Upside Appears Limited
By Paul Cherney
The rebound in prices Thursday was the product of an extremely oversold market condition. In Wednesday's overnight systems run, the oversold signals generated usually mean two things: 1) the next day (in this case, Thursday) usually sees closing gains; and 2) the rebound in prices usually does not generate a "never look back" shot to the upside. Usually, after the first rebound, there is some sideways action which follows -- some sideways base-building.
One aspect of Thursday's markets which lends itself to assuming a short-term degree of limited upside expectations is that the rebound did not generate volume greater than the volume seen on Wednesday. Simply stated: Thursday's higher prices did not attract more buyers than Wednesday's selling. The total trading volume dropped on Thursday for both the Nasdaq and the NYSE (when compared to Wednesday's volume).
There was so much "good" positive momentum generated by the recent breakouts above the trading ranges that there should be a residual positive effect that should prevent prices from making a dramatic drop. And the ranges established in June, July, and August themselves represent substantial technical support, but on a very short-term basis (next couple of days), sideways hesitation would be natural based on the short-term oversold signals generated in Wednesday's overnight systems run and the psychological weight of the earnings confessional season.
The S&P 500 has a focus of immediate support at 1,015-1,008. The Nasdaq's immediate support is 1,825-1,799.
Immediate Nasdaq resistance is multi-layered, which is why a substantial jump higher does not appear likely right now. Remember, on Wednesday, the 1,846 level was the break-point for additional downside, so technically immediate resistance starts with prints of 1,846 and higher. The next well-defined resistance (intraday) is 1,853-1,859.21.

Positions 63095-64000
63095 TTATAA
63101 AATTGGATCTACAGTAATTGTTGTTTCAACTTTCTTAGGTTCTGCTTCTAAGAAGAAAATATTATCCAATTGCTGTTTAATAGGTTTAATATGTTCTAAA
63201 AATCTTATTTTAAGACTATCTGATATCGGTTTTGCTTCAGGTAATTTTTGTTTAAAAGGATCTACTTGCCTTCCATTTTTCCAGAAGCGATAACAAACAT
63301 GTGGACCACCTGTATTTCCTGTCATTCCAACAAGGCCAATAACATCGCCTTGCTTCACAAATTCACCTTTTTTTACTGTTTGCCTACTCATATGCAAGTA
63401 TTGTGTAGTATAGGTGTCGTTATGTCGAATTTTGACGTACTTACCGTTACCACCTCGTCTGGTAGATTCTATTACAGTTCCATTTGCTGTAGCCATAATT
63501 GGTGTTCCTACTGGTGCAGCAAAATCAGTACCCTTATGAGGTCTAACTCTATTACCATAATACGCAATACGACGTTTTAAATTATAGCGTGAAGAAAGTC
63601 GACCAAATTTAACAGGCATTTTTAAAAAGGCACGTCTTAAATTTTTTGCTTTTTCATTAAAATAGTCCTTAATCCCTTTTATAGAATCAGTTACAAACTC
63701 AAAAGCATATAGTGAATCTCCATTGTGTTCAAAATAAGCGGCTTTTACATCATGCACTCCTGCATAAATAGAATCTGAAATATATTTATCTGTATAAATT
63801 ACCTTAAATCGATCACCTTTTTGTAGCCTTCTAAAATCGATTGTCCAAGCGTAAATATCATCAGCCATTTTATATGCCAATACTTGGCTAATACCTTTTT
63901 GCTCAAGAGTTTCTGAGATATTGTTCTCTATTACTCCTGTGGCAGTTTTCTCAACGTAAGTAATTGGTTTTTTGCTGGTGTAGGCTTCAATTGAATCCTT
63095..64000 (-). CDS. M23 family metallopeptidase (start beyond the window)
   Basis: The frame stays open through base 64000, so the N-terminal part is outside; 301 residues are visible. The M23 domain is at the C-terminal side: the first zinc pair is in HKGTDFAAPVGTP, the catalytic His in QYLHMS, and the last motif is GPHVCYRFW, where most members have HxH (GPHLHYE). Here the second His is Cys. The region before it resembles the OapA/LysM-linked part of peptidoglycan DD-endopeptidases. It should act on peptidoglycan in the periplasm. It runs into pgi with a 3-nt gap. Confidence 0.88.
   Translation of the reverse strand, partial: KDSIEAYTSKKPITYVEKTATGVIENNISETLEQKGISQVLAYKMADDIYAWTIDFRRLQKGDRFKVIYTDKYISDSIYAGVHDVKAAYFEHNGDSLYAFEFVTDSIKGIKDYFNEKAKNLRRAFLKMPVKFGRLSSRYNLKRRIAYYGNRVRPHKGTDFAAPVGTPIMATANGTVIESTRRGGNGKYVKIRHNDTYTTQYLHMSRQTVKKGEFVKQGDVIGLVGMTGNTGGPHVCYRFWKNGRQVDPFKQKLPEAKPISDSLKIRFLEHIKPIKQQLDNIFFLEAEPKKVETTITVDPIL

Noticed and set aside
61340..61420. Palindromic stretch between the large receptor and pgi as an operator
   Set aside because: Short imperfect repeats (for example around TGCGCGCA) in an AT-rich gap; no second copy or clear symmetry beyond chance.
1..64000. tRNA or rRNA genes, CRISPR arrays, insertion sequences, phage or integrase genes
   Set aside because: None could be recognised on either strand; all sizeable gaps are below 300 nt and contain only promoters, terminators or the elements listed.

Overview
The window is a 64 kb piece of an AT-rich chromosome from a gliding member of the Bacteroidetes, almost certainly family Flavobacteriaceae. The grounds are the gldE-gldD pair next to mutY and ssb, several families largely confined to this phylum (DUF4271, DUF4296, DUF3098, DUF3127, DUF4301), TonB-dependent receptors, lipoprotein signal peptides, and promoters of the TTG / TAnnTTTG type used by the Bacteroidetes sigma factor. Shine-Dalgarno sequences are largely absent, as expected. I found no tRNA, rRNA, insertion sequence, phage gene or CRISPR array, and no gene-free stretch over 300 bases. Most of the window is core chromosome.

The S&P 500 is inside the 1,015.87-1,021.51 layer of resistance, the next well-defined layer is directly overhead at 1023-1026.76.
The Nasdaq has immediate resistance at 1,853-1,859.21, then 1,874-1,893; this layer of resistance is based on intraday trading (60-minute bars) from March 18 and 19 of 2002. The further back in time you go, the less important short-term intraday price ranges become but this market has not moved above the 1,893 level intraday.
The Nasdaq has a price gap created by the opening on March 12, 2002. These are hourly charts and the gap runs 1,899.01-1,928.12. Quite often, the first test of a price gap brings sellers to the markets.
S&P 500 resistance (daily bar charts) was established by price action in June, 2002; it is 1,008-1,041, with a focus at 1020-1031. The index has been unable to close above the 1,031 level. The next resistance is big at 1,048-1,107, from March, 2002. Two different measures of the potential upside for the current break above the 1,015 level target 1,047 and 1,070 as potential upside prints.
Immediate support for the S&P 500 is 1,015-988 with a focus at 1,015-1,008.
On a pure chart basis, the Nasdaq's breakout of its trading range has created the potential for a test of 1,912-1,954, The S&P 500 has the potential to print 1,047-1,070. There is no time frame for these potential moves.
Cherney is chief market analyst for Standard & Poor's